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Bill To Allow Wagering on In-State College Teams Will Not Pan Out

Six Virginia men’s and women’s basketball teams made it into March Madness, but state law prevents fans and bettors from placing wagers on their favorite in-state college teams.

Lawmakers attempted to change that law this session. Sen. Monty Mason, D-Williamsburg, introduced Senate Bill 576 that would allow Virginia sports bettors to bet on games played by Virginia colleges. The bill passed the Senate in a 23-17 vote, with legislators from both parties voting for and against it, but the measure died in the House General Laws Committee.

“People look at this issue backwards,” Mason said. “I believe that the biggest part of it [the bill] is making sure underground gambling, that has always existed, is eliminated.”

Almost 30 states allow some form of online or in person sports betting since the U.S. Supreme Court struck down in 2018 the federal ban on sports betting, according to American Gaming Association, a trade group that also lobbies on behalf of the U.S. casino industry.

Rules and limitations of sports betting, including in-state college betting, is up to each state when creating legislation. Currently 12 states that have legalized sports betting prohibit local college wagers, according to betting news website Play USA.

Virginia legalized sports betting in April 2020. The first sportsbooks – a place or online site that accepts sports bets – went live in January 2021. Virginia was at one point the fastest state to wager over $1 billion in bets, according to Play Virginia, a betting updates and news website.

However, lawmakers left out a provision that would allow in-state college betting, according to the bill.

Virginia citizens still have several ways to bet on in-state colleges, whether it be an offshore sportsbook or simply crossing the state border, according to Dustin Gouker, an analyst for the U.S. sports betting and sports fantasy news website Legal Sports Report.

“There’s so many ways to wager right now on colleges that carving them out from Virginia sportsbooks doesn’t really make a whole lot of sense,” Gouker said.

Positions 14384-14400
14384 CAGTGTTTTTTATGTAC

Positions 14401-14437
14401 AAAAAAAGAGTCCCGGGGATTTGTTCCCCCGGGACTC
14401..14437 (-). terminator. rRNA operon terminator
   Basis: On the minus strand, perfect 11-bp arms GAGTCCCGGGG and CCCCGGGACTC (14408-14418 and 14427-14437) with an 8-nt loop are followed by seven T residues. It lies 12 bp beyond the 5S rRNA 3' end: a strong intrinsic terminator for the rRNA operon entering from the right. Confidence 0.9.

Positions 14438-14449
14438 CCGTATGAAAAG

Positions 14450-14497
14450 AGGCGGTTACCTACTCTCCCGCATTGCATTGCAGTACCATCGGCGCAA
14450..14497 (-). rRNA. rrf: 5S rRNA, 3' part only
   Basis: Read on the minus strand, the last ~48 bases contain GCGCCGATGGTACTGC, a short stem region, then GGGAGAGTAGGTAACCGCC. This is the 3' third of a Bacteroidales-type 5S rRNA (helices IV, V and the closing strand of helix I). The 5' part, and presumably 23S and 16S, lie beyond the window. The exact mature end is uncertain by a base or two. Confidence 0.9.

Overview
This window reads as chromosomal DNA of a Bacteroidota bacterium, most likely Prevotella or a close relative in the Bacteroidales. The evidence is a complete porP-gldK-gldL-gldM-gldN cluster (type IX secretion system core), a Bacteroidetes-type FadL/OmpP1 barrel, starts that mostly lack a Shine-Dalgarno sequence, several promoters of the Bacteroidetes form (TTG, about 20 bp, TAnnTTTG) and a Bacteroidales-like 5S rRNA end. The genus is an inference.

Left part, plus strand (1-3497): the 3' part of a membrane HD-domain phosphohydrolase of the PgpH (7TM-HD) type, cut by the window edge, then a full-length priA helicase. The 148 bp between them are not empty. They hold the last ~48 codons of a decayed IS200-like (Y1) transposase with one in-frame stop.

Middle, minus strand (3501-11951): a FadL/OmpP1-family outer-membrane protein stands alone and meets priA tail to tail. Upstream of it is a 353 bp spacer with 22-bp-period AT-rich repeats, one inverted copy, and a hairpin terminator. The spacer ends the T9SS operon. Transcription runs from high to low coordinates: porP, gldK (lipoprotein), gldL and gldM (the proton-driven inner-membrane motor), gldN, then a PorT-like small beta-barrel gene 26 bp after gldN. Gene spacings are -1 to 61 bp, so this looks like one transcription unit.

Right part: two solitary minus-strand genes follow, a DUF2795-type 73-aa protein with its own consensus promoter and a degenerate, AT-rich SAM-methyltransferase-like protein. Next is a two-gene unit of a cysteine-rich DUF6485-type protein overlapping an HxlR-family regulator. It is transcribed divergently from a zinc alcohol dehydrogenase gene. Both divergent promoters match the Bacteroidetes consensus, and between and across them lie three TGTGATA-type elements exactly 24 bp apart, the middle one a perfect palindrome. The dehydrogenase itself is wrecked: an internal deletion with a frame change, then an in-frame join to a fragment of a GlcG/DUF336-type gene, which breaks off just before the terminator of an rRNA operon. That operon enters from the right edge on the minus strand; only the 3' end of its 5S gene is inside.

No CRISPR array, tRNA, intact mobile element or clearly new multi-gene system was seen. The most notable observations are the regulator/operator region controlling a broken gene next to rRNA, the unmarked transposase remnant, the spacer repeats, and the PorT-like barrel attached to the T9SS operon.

Multiple Virginia college presidents requested in a joint letter to lawmakers that in-state college betting be eliminated when lawmakers were in the process of passing sports betting legislation in 2020, according to Mason.

 The safety of student athletes is an ongoing concern when creating new legislation, according to Carolyn Hawley, president of the nonprofit Virginia Council on Problem Gambling.

“A lot of dialogue is about the harm to student athletes, that being in their own state places more risk for illegal natures and sabotaging of games,” Hawley said.

However, manipulating athletes and the outcome of college games is not a common practice, according to Gouker.

“Trying to manipulate a college game for betting purposes is pretty hard,” Gouker said. “If there was a large wager, those things raise red flags in today’s regulated market.”

The concern isn’t just over college athletes. College students display higher rates of gambling addiction, according to Hawley.

“There’s a misconception in the general population that there is less risk associated with gambling,” Hawley said. “And that’s just not the case. So, we have to educate people that this is a highly addictive behavior.”

Calls related to seeking help for problem gambling increased 114% from 2020, according to Virginia Council on Problem Gambling’s 2021 annual report. Of the calls made, 15% were related to sports gambling.

Some students who participate in sports betting find it makes games more interesting to watch.

“I think sports gambling gets a bad rep because of the past,” VCU student Gabriel Aref said. “Random games I would never have interest in, if you bet on it, it’s more fun to watch.”

The conversation of in-state college sports betting remains alive even though the bill has died, according to Mason. Debates of in-state betting will appear as more states continue to pass legislation legalizing sports betting.

Prior to presenting to the House, Mason said he was doubtful that the bill would pass after the identical House Bill 1127 failed to advance from a House committee in February.

“Whether it works this year or next year, at some point this is going to happen,” Mason said. “Because you got to take the final step to try to do away with the gambling that have always been behind closed doors.”

Kaitlyn Fulmore /  Capital News Service

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